To be honest, this break in technique won’t be very effective by itself. I’d suggest using your oil or conditioner along with the glove wrap technique from above—or any other technique, really. Applying glove oil or conditioner is a good compliment to them all. And don’t neglect this glove love after it’s broken in, either. Giving your glove an oiled massage once every few weeks or months will extend its life and help keep it healthy. Your glove will thank you for it.
SidelineSwap's Glove Care category has lots of oils and conditioners
The simplest—and most effective—way to break in your new glove is by playing good old fashioned catch with it. I’ll assume that I don’t need to give you a how-to for doing that. What I will say, though, is that you must be patient with your new leather. The first few hundred throws will be frustrating, and it will feel like you’re trying to catch baseballs with a frying pan. With each (attempted) catch, though, your glove is gradually breaking itself in, and after a few weeks of consistent catch, you’ll notice a big difference. And while you’re doing so, your glove will be molding and shaping to your hand, which is pretty cool. Plus, catch play can be combined with every other break in technique from above. So go play some catch!
There are a few things to avoid when breaking in your glove. I’m going to list three that I can think of, and discuss why to avoid them.
Don’t put your glove in the microwave or oven. The dry heat is really bad for the leather. Let’s save those appliances for food.
Don’t leave your glove in the sun for long periods of time. Again: heat is bad for your glove. Direct sunlight is heat, and will even make your glove get sunburnt. And once your light-colored glove gets a tan, there’s no going back to the way it was.
Don’t use chapstick, cooking oil, petroleum jelly, shaving cream, or any other substance that isn’t specifically for breaking in/conditioning your glove to break in/condition your glove. Not only can these damage your glove, but leather is porous; meaning that scents and smells will absorb into your glove, even after you’ve cleaned it. An olive oil-scented glove might sound nice in theory, but it will get old quick. Stick to the professional stuff.
I’d be remiss if I didn’t mention mattresses. Sticking gloves under mattresses has long been a staple for baseball players. I, for one, did it with most of my gloves. Some sources will tell you that the mattresses’ weight on top of your glove is terrible for it, that it will flatten your glove like a pancake, and that the mattress technique should be exiled and never spoken of again—but I’m not some sources. While I do agree that the excess weight is probably unnecessary (glove wrapping will accomplish the same thing that a mattress would, but without the added pressure), shoving your glove under your mattress for a night or two isn’t going to ruin it. In fact, I believe there’s something endearing about feeling that glove lump beneath you while you sleep. So while the mattress method isn’t something I’d recommend, it isn’t a ‘don’t’, either. It’s kind of a rite of passage, so maybe do it for one night only, just to say you did so.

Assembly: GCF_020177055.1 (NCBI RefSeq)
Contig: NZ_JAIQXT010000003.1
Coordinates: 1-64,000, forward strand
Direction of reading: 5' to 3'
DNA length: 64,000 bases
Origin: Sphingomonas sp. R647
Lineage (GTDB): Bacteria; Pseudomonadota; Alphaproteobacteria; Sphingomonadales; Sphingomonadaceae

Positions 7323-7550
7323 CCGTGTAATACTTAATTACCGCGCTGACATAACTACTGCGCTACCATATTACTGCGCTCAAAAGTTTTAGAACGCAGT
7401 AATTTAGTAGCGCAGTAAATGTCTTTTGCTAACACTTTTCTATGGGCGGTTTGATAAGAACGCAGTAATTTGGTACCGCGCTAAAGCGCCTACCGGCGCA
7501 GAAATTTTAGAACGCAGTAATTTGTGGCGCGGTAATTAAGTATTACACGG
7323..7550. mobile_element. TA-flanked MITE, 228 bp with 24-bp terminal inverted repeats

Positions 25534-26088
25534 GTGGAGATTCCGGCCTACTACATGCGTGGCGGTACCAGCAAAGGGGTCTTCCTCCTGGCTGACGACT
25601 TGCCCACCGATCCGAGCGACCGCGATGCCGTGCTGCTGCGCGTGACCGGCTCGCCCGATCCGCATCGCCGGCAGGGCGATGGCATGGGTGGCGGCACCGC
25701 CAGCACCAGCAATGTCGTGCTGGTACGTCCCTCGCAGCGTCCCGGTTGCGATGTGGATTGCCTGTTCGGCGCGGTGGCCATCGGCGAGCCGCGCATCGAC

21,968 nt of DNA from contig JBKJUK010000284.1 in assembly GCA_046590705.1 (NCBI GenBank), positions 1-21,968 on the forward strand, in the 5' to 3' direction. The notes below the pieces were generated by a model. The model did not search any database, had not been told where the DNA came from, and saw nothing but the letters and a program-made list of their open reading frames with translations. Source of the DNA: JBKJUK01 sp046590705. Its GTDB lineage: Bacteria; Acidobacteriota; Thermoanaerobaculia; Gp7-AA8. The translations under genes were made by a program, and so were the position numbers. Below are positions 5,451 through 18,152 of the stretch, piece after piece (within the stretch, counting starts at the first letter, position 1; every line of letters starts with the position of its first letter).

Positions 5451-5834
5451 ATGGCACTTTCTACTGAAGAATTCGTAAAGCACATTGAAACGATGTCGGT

Form the Pocket
Lastly, I’ll discuss forming your glove’s pocket. The best way to do so is by playing catch. But while you’re doing so, focus on the ball hitting your glove’s pocket every time. Not only will this form and deepen your pocket, but it will help you catch baseballs better. And we all want to be better at catching baseballs.
If you have no catch partner, throw a baseball into your glove’s pocket as hard as you can, for as many times as possible. It will help.
If you’re going to use glove wrapping (which I’d recommend), putting a softball inside the pocket will work wonders for forming it.
And finally, investing in a glove hammer/mallet might be worth your while. This will accomplish the same thing as throwing a baseball into your own pocket, but you’ll expend less energy and look like a professional.
A glove mallet on SidelineSwap
I’ll leave you with this: be as patient as possible throughout the breaking in process. If it’s taking a long time to break your glove in, that doesn’t mean you’re doing it wrong—in fact, it means the opposite. Don’t rush it (unless you play tomorrow, then perhaps get the steamer out), and enjoy the process. You’ll only get to do this so many times. And because you’ve made it this far, here’s my final recommendation: combine using glove wrapping, glove oils, and playing catch to break in your glove. You won’t regret it.
Remember, gloves are an investment. Take good care of yours and it will take care of you, too.